STEVENSVILLE — Growing up against the backdrop of the Chesapeake Bay comes with an unwritten responsibility to support the preservation of its abundant wildlife and infinite natural resources.
Students at Kent Island and Queen Anne’s County high schools have taken that responsibility by the horns with their participation in recent shoreline protection efforts, beginning with the in-class production of reef balls on Thursday, Oct. 24.
A reef ball is an artificial structure that replicates the natural appearance and function of a reef system in efforts to restore wildlife populations and habitats. The reef balls are made with marine-friendly concrete that is pH-compatible with marine environments.
The Queen Anne’s County Public Schools reef ball project is a joint effort among the school system, Chesapeake Bay Environmental Center, the Coastal Conservation Association of Maryland, ShoreRivers and the U.S. Fish and Wildlife Service. FWS provided funding for the project through a grant it received.
Starting now and continuing through spring 2021, QACPS students will build 200 reef balls that, when finished, will be placed in the Chesapeake Bay outside the CBEC in Grasonville. Students at both schools will make 50 balls each year.
CBEC Assistant Director Vicki Paulas, who has headed all habitat restoration efforts during the past 16 years, said having students lend a helping hand in the fight for environmental rehabilitation is good for everyone involved.
“The high school kids love doing it,” Paulas said. “They’re excited, and they know it’s going to have a carry-over value, lasting however many years in the Bay.
“The oysters, crabs, and everything, are going to use these reef balls, and we’re using it for shoreline stabilization — so it’s actually a two for one,” she said, explaining the reef balls will be placed in front of existing marshlands, as well as 3 acres of soon-to-be-planted marshlands.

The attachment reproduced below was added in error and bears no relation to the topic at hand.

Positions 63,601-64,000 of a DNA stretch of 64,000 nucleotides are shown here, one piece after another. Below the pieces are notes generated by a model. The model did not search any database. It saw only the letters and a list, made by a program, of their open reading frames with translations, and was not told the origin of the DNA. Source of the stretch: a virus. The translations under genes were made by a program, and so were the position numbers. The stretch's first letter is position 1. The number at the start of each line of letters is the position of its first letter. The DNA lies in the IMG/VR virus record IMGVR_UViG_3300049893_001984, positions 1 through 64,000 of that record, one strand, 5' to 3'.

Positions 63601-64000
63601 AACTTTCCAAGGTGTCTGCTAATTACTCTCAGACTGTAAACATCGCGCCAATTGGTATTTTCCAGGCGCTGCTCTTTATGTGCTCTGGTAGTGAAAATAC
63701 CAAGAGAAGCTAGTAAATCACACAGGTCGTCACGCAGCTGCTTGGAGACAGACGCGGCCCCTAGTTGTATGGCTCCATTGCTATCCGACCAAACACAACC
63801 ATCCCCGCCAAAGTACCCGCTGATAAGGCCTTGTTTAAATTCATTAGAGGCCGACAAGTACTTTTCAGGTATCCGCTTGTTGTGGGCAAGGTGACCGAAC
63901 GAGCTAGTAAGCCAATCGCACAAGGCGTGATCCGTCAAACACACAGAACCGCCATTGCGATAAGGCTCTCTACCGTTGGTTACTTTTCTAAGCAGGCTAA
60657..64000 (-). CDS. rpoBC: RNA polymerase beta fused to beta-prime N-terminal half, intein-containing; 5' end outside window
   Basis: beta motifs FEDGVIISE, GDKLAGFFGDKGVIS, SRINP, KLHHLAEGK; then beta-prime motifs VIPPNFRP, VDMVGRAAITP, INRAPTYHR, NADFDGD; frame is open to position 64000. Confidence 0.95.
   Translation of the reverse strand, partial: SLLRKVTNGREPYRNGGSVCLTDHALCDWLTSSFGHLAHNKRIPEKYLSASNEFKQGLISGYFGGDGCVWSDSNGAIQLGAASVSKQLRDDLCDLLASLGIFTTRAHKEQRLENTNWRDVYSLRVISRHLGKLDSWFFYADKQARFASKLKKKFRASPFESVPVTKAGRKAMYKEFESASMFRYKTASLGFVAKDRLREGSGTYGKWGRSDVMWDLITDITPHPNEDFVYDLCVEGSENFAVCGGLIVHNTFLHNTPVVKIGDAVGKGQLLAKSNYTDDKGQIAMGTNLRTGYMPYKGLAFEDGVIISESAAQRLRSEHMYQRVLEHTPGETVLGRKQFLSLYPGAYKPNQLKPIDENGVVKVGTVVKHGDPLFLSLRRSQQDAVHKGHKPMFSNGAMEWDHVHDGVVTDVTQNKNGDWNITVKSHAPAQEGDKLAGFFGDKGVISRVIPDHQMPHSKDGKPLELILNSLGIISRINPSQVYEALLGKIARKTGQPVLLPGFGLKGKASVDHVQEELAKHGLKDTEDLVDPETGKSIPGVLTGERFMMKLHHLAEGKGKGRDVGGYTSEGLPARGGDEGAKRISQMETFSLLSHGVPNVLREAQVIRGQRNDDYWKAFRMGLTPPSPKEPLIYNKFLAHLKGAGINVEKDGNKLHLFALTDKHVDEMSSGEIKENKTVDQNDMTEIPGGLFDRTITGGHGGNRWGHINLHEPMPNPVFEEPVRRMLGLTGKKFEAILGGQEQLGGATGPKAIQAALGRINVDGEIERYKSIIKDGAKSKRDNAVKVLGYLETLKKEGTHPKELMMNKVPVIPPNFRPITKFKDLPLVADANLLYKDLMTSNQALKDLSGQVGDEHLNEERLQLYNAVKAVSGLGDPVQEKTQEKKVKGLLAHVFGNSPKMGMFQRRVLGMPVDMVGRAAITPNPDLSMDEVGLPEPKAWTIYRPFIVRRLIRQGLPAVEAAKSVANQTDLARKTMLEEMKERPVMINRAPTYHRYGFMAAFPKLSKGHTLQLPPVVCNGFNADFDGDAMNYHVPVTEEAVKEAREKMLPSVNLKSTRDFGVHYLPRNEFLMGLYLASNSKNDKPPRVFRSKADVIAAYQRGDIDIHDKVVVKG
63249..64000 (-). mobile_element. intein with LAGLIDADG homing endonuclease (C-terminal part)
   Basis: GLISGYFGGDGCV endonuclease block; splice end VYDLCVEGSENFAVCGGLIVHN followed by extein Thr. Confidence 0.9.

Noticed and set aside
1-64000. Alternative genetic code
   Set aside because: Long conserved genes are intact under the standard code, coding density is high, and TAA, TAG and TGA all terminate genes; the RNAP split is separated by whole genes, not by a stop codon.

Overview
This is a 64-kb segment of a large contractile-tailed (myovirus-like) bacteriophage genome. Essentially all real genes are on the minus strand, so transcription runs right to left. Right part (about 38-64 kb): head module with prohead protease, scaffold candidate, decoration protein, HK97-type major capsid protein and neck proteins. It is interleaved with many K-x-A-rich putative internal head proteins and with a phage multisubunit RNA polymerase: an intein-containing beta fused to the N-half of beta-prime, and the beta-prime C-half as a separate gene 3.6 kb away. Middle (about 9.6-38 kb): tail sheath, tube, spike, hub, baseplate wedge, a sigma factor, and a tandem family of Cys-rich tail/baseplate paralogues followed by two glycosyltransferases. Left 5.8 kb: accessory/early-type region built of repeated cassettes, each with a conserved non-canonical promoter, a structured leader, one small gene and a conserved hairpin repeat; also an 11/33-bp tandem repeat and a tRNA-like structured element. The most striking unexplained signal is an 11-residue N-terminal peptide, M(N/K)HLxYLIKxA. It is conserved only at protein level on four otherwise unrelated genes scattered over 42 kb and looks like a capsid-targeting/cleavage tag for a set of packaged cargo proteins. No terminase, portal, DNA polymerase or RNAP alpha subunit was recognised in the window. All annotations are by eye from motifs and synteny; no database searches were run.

Paulas said CBEC has one of the county’s last remaining, intact stretches of marshlands. She said it’s important to protect them because they’re biodiverse, they improve water quality and they act like a sponge to prevent flooding.
But, equally as important, Paulas said the reef balls project is introducing the students to opportunities to continue working toward Bay environmental restoration after high school or college.
“It’s important to get the kids involved with internships and things like that,” she said. “(And) during this project, the kids have expressed to me they’re interested in helping me monitor when we get oysters out there, helping me do fishing surveys and planting new marshlands.
“There are all kinds of volunteer opportunities, and it looks good on the resume and when they go to college,” Paulas said.
QACPS instructional supervisor Michael Page said the school system plans to ensure the sustainability of this program so more students can participate through the years.
“We’re creating and then we’re monitoring over time, and that’s great for the kids because we get to see this real-world application, and they’re solving real-world problems right here in our backyard,” Page said.
He said most of the students participating in the project drive past CBEC on their way to school, so they’ll be able to see it and feel more connected to the environment around them.
“That’s really what we want,” Page said. “We want our kids to be environmentally literate and be able to make critical decisions about their surrounding habitats.”
QACPS Superintendent Dr. Andrea Kane said she was “so proud” of everything the students and participating organizations will accomplish.
Kane said, “Our students are learning by doing and protecting our natural resources due to the generous contributions of expertise, funding, time and energy of our partners.”